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Dear Moshe, your question seems to demand the answer to be very complicated and unexpected and the obvious answer seems to be forbidden in between the lines except that I think that the obvious answer is right.

The Higgs field's vacuum condensate is the order parameter of the vacuum in the electroweak theory. And if you define it in a gauge-invariant way, $$\sqrt{H^\dagger H},$$ then it is gauge-invariant, too. Obviously, this quantity is still the same $v$ we all know and love. This fact, that the Higgs field is the order parameter, lies behind the fact that the Higgs mechanism uses the same maths as Landau's theory of phase transitions.

The vev can't be measured "directly" as a mass of something but it may still be measured indirectly - e.g. from the masses it gives to other particles (because the couplings may be measured, too).

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I know how the Higgs mechanism works in the electroweak theory. But, suppose you can indirectly calculate (or measure) any physical quantity you want in a theory you are less familiar with, say by some dual formulation or something. What will convince you the theory is in the Higgs phase? – user566 Feb 26 '11 at 6:28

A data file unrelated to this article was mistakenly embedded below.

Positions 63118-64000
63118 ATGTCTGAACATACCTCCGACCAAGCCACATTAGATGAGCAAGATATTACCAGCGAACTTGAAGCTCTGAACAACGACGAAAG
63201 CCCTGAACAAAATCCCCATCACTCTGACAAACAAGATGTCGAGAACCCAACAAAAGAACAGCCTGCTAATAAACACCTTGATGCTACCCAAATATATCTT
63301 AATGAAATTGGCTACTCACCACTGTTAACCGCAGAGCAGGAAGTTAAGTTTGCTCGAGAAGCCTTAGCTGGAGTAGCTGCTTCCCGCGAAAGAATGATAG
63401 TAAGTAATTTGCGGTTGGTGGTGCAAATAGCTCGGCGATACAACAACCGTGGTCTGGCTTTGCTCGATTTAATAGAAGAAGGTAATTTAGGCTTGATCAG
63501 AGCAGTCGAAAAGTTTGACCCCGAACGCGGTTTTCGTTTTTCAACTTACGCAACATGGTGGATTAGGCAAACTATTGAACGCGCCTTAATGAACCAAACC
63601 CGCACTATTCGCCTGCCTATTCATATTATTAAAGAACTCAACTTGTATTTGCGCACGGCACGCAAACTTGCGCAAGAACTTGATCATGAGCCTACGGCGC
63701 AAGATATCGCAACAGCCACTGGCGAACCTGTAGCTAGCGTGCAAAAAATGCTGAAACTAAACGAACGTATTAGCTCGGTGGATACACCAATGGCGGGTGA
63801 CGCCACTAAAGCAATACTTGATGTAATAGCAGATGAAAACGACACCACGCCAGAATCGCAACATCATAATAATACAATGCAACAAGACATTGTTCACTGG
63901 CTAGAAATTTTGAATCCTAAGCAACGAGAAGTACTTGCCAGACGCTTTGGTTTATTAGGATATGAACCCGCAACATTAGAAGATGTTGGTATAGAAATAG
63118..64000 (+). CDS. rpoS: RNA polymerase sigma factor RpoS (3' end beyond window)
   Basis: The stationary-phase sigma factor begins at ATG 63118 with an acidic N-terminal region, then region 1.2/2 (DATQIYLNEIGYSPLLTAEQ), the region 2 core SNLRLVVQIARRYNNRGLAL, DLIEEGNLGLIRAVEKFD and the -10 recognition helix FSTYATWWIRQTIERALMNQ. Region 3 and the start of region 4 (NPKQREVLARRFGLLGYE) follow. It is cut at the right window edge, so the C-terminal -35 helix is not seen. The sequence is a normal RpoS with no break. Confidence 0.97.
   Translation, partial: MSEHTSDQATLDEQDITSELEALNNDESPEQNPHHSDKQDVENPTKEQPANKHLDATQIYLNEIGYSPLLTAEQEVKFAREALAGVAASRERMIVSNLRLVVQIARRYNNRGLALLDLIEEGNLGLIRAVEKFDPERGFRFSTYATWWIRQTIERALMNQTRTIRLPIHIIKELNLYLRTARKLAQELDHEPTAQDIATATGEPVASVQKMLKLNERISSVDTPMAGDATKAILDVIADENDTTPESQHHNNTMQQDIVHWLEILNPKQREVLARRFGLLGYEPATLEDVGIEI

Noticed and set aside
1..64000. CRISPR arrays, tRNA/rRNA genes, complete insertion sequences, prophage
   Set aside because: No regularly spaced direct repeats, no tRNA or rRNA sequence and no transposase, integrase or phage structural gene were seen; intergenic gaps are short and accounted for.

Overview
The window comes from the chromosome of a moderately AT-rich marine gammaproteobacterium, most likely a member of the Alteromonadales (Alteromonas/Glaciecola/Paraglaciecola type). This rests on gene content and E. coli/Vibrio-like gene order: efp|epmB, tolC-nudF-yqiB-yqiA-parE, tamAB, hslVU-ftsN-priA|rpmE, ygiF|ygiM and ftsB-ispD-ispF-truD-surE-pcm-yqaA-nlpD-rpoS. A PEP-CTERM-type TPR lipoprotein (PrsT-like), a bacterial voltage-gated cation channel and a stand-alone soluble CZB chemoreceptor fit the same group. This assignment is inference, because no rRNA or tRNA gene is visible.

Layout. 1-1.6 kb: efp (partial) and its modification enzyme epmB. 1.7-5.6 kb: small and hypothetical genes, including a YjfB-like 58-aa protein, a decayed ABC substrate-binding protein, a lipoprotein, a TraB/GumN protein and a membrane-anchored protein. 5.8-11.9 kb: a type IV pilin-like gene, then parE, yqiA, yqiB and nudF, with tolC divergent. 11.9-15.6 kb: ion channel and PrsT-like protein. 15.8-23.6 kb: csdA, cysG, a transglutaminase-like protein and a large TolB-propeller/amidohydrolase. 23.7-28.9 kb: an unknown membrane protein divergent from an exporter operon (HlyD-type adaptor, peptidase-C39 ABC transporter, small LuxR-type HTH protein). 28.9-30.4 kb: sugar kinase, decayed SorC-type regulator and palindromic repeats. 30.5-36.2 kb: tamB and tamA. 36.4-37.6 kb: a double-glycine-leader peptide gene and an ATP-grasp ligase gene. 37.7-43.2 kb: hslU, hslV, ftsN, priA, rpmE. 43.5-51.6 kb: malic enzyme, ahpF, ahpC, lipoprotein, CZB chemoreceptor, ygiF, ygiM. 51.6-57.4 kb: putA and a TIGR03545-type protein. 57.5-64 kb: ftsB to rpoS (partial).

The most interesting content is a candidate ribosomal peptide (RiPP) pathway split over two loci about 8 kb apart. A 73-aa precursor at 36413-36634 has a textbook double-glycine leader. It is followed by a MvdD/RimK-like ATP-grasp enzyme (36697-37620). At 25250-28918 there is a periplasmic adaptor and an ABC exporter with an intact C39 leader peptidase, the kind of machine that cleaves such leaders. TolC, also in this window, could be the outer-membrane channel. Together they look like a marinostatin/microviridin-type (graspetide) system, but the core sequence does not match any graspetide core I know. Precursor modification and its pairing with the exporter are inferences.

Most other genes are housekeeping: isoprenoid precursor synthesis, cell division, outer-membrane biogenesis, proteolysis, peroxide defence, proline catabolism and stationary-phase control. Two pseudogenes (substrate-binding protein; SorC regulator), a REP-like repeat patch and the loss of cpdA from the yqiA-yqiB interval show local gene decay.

Otherwise, if you want to distinguish the "Higgs phase" qualitatively from "other phases", without specifying a symmetry, then I think it cannot be done. There is nothing qualitatively different about "Higgs phases". Take heterotic strings on a circle. The generic gauge group is $U(1)^{16}$. It can be called a Higgsed $SO(32)$ so the point with $SO(32)$ is a non-Higgsed phase. However, the point with $E_8\times E_8$ has an equally big unbroken symmetry, so it is also "unHiggsed" although it would clearly be "spont. broken" if you defined the latter relatively to $SO(32)$. – Luboš Motl Feb 26 '11 at 6:40
After all, the Higgs phase is often continuously connected with the confinement phase, see Banks Rabinovici 1979 and… – Luboš Motl Feb 26 '11 at 6:41
I think you can imagine theories where this kind of information doesn't discriminate phases. E.g., in Yang-Mills with an adjoint scalar, a vev for the gauge-invariant $Tr(\phi^2)$ might mean $\phi$ got a vev and the theory is in a Coulomb phase, or it might mean the theory was confining and, just as other gauge-invariant operators like $Tr(F^{\mu\nu}F_{\mu\nu})$ do, the composite operator got a vev of order the confinement scale. Right? But, it might be that in all the cases where "Higgs phase" makes sense, the confinement/Higgsing distinction breaks down, so such a vev answers the question. – Matt Reece Feb 26 '11 at 6:44
I'm saying that knowing the expectation values of gauge-invariant operators is not necessarily, by itself, diagnostic of what phase a theory is in. If all that you tell me is I'm looking at a gauge theory and $Tr(\phi^2)$ is nonzero for adjoint $\phi$, I don't know if you've given me a theory that is in a Coulomb phase or a confining phase without asking additional questions (like whether there are massless vectors around). On the other hand, if you tell me that I have a theory with $Tr(H^\dagger H)\neq 0$ with $H$ in the fundamental, I can't think of any interpretation other than Higgsing... – Matt Reece Feb 26 '11 at 6:58